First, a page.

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GPS Fleet Tracking Systems Becoming More Popular

It wasn't that long ago that GPS fleet tracking devices seemed like a far-fetched idea that were only used in spy movies. Perhaps James Bond could track down the bad guys and vice versa but the though...

It wasn't that long ago that GPS fleet tracking devices seemed like a far-fetched idea that were only used in spy movies. Perhaps James Bond could track down the bad guys and vice versa but the thought of an average person using the mechanisms seemed highly unlikely. Today, these systems are showing up in vehicles around the world for a variety of reasons. GPS stands for Global Positioning System and that's exactly what they are, devices to find out where cars, trucks, buses or vans are located globally. The vehicles' positions can be seen via computerized maps.

There are three basic components of GPS fleet tracking devices including the tracking device itself, the server or storage unit and the user interface between the two. A car, van, truck or bus is outfitted with the mechanism which captures a variety of crucial data. Not only does it let the server receive data about location, it also gathers info such on fuel level in the tank, the speed the vehicle's traveling, engine function and more. When the serving unit receives the data, it must store it and be able to give details via a user friendly report. This is where the user interface or UI component comes in. The UI allows for accessibility of the details as needed.

There are various types of tracking systems. They are often divided into two categories, passive and active. With the passive system, info is stored such as position, MPH speed and also the capability to unlock and lock doors. This comes in handy when a motorist has locked himself or herself out of the vehicle accidentally. No locksmith has to come out to the rescue; instead the locks are released via computer and satellite. This passive portion is stored and used as needed. The active component means everything is instantly accessible, otherwise known as being in real-time. This can be achieved via cell phone or some sort of computer or satellite. Some systems have both capabilities in on device.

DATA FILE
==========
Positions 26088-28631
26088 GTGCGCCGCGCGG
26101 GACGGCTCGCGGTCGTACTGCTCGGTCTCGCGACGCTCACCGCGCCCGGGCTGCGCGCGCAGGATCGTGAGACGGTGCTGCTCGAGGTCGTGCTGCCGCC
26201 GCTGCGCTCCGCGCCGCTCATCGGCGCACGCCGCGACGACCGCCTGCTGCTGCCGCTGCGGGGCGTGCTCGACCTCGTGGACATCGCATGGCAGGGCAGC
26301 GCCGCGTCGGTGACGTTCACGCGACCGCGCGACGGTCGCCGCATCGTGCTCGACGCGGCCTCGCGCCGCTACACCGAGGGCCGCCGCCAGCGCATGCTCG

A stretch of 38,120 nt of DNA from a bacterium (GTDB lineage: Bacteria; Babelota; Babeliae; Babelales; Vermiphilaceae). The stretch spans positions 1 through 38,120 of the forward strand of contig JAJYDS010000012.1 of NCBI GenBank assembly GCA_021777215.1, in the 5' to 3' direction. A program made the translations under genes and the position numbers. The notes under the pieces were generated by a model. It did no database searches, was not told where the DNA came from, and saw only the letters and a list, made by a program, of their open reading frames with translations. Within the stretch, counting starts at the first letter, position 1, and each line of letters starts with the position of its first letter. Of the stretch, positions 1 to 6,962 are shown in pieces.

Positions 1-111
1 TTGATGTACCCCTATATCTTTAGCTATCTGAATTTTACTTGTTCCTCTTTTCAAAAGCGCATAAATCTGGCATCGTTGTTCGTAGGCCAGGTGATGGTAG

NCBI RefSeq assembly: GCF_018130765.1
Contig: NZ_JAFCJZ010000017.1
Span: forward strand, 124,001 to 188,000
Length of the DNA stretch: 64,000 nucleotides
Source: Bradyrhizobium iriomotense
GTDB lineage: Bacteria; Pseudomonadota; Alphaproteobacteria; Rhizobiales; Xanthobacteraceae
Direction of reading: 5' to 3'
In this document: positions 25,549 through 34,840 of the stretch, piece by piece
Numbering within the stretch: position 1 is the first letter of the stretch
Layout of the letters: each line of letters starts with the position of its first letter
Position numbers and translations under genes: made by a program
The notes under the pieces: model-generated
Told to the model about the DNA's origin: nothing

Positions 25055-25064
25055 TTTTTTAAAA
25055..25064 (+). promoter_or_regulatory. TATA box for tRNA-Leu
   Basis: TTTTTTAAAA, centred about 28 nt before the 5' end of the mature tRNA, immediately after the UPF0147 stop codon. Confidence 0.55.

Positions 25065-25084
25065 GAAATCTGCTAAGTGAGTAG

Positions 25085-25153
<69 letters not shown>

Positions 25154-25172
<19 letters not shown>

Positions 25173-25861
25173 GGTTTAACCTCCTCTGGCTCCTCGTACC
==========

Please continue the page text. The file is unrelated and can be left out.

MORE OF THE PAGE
Airplanes have monitoring systems used for security in a slightly different manner. Aircraft tracking systems, in addition to radar, are known as the black boxes. When crashes or other calamities occur aboard a jet airplane, clues and information can be gathered by accessing the data stored in the black box. Black boxes are also referred to as flight data recorders or cockpit voice recorders. The voice recorders have all of the pilots' and crews' conversations stored in order to figure out what happened.

GPS fleet tracking systems are no longer just something seen in spy movies. Today they are used by individuals and companies for a variety of reasons. The device, the server and the user interface work together to monitor where a vehicle is, if it's being driven safely, how much fuel it containsFree Web Content, whether it's locked or unlocked and how fast it's going. This keeps vehicles safer. They also cut down company spending costs and keep motorists from being locked out.

Article Tags: Fleet Tracking Systems, Fleet Tracking, Tracking Systems, User Interface

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